Soft Economic Data Should Be Offset By Central Bank Easing. Thursday Should Be Busy.

July 2, 2012
Author: Peter Stolcers, Founder of OneOption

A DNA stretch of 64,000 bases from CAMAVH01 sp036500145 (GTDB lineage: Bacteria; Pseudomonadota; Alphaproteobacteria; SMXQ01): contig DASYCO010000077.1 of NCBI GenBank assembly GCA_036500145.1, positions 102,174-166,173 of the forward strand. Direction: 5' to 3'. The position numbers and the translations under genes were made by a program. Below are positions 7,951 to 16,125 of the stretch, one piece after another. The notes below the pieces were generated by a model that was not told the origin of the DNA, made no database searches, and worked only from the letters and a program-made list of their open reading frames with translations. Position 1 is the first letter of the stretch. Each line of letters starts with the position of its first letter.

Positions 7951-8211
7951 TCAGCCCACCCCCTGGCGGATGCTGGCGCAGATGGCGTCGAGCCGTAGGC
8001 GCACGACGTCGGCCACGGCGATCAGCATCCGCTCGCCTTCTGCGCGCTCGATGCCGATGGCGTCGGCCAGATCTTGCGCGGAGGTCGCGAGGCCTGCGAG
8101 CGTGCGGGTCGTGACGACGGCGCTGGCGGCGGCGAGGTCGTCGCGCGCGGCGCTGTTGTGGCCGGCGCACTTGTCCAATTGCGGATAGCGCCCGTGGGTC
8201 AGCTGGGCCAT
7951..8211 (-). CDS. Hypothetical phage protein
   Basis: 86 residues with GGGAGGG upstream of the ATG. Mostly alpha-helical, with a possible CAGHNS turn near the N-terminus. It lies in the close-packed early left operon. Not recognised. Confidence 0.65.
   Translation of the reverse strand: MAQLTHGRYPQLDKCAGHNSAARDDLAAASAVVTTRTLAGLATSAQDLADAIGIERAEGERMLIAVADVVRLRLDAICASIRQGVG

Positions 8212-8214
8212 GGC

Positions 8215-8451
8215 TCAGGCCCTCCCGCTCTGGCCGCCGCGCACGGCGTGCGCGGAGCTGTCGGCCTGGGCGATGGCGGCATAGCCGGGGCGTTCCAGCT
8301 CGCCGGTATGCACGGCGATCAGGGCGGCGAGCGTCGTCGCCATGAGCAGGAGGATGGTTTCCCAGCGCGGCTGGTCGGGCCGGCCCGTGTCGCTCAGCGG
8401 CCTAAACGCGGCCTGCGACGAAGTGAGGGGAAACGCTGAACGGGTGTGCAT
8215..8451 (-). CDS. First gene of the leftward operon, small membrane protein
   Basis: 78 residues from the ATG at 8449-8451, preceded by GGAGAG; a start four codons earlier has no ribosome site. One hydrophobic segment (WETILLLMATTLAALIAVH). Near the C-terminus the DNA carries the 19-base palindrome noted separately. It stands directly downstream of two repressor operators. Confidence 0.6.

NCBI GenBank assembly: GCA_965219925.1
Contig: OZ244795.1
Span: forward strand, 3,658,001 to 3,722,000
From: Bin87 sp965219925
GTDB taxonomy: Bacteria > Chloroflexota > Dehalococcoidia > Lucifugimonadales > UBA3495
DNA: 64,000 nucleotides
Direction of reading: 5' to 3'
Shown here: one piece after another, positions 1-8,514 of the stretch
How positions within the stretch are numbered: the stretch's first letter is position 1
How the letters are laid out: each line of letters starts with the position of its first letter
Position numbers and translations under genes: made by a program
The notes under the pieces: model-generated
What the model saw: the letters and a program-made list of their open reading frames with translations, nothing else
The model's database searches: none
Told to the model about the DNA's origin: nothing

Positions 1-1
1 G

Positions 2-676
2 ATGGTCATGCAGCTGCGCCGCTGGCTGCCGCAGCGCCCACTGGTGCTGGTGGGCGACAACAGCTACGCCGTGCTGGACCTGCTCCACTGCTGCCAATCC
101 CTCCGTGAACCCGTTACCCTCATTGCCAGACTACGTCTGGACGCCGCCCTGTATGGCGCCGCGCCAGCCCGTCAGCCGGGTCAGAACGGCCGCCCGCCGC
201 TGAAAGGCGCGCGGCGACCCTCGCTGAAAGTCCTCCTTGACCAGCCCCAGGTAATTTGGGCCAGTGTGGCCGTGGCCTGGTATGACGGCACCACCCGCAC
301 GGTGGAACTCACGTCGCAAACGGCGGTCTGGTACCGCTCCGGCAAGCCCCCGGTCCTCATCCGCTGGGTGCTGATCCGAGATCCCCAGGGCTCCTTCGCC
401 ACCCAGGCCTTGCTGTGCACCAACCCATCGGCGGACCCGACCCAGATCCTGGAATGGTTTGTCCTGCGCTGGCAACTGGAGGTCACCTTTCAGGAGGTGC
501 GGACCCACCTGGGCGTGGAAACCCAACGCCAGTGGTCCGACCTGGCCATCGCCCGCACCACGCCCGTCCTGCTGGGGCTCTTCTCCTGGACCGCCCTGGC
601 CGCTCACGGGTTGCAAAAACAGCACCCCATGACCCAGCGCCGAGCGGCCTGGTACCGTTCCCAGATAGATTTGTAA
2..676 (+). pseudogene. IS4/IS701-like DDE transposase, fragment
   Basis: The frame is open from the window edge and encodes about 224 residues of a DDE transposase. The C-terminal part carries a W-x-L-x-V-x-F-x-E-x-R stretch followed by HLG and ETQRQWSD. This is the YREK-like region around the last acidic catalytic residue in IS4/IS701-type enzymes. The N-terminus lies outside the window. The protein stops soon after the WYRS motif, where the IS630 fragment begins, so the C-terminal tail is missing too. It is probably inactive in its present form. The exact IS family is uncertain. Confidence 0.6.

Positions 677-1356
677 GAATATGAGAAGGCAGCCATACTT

Last Friday, the market staged one of the biggest rallies of the year. EU officials agreed to directly aid struggling banks using funds from the EFSF. Prime Minister Merkel had been steadfast against this and perhaps Germany is starting to "soften" its stance. This decision surprised the market and shorts got squeezed. EU member nations still need to vote on this, but it should pass. From my perspective, this is nothing more than another Band-Aid. Economic conditions are deteriorating and Europe is already in a recession. PMI's were released over the weekend and they will were well below 50. In fact, most of the countries came in around 45 and that indicates economic contraction. Interest rates in Spain and Italy are at perilous levels. The risk of default is getting priced in. Eurocrats will disappear on vacation and credit concerns will escalate in coming weeks. This pattern occurred in 2010 and 2011. The table is set for a repeat performance. Economic conditions in China were slightly better than expected. Their PMI came in at 50.2 and many analysts expected it to drop below 50. A Wall Street Journal article pointed out that commodity inventories are growing in China. This could be a sign that manufacturing activity is contracting. This morning, ISM manufacturing dropped to 49.7. That was much worse than the 51.5 that was expected and this is the first time in two years that it has dropped below 50. The economic calendar is light tomorrow and trading volumes will plunge into the 4th of July. On Thursday, ADP, initial claims and ISM services will be released. Initial claims have been creeping higher and private-sector employment will be soft. Analysts are expecting 105,000 new jobs in June. I believe that number is high and we might be set up for a small disappointment. I believe the number will come in around 70,000. On Friday, the Unemployment Report will be released and the consensus estimates project that 100,000 new jobs were created in June. The market should be able to shoulder anything above 70,000, but I believe we will be lucky to hit that level. Central banks are easing and the BOE and ECB will meet on Thursday. England is expected to announce a $50 billion quantitative easing program and many analysts believe that they will lower bank reserve requirements. The ECB is likely to launch LTRO3 in coming months. The combined news will temporarily support the market. After Friday's huge run-up, I don't know how much "gas is left in the tank". I was expecting a couple of positive days into the Fourth of July. The SPY is right up against major resistance at $136 (100-Day MA and horizontal resistance). Dismal economic releases should be offset by central bank easing this week. However, I wouldn't be surprised if we pulled back a little. Earnings season has been bullish for 12 consecutive quarters. The strongest companies release early in the cycle and Alcoa will post results on July 10th. Optimism builds quickly and we could poke through SPY $136. That will spark a round of short covering and the market will quickly hit resistance. Earnings estimates for the S&P 500 have only declined .8% (less than $1) and analysts are expecting $104.55. I believe that number is way too high. Pre-announcement warnings for Q2 are much higher than they were for Q1. Corporations are nervous and capital expenditures will be low. Once the earnings rally stalls, I believe we will be set for a substantial market decline (15%+). European credit issues have not been resolved and the stakes are higher than they've ever been. Spain and Italy are 10 times the size of Greece. Combined, they are bigger than Germany in terms of GDP. Respectively, they are the fourth and fifth largest economies in the EU. Yields have reached dangerous levels and most analysts feel they have reached the "point of no return". Economic conditions in the US and China are contracting. Earnings estimates have not been adjusted and the projections are too high. Option implied volatilities are low and so is fear. These factors will all contribute to the decline. For now, wait patiently. If we get a decent little pullback this week, try to sell a few out of the money put credit spreads. This will give you something to watch (keeps me from doing something stupid) and you'll be able to generate a little income. Ideally, the market will break through resistance. That would provide us with an excellent entry point for put purchases. Trading volumes will be light this week and the price action will be very choppy. KEEP YOUR SIZE SMALL. . . image

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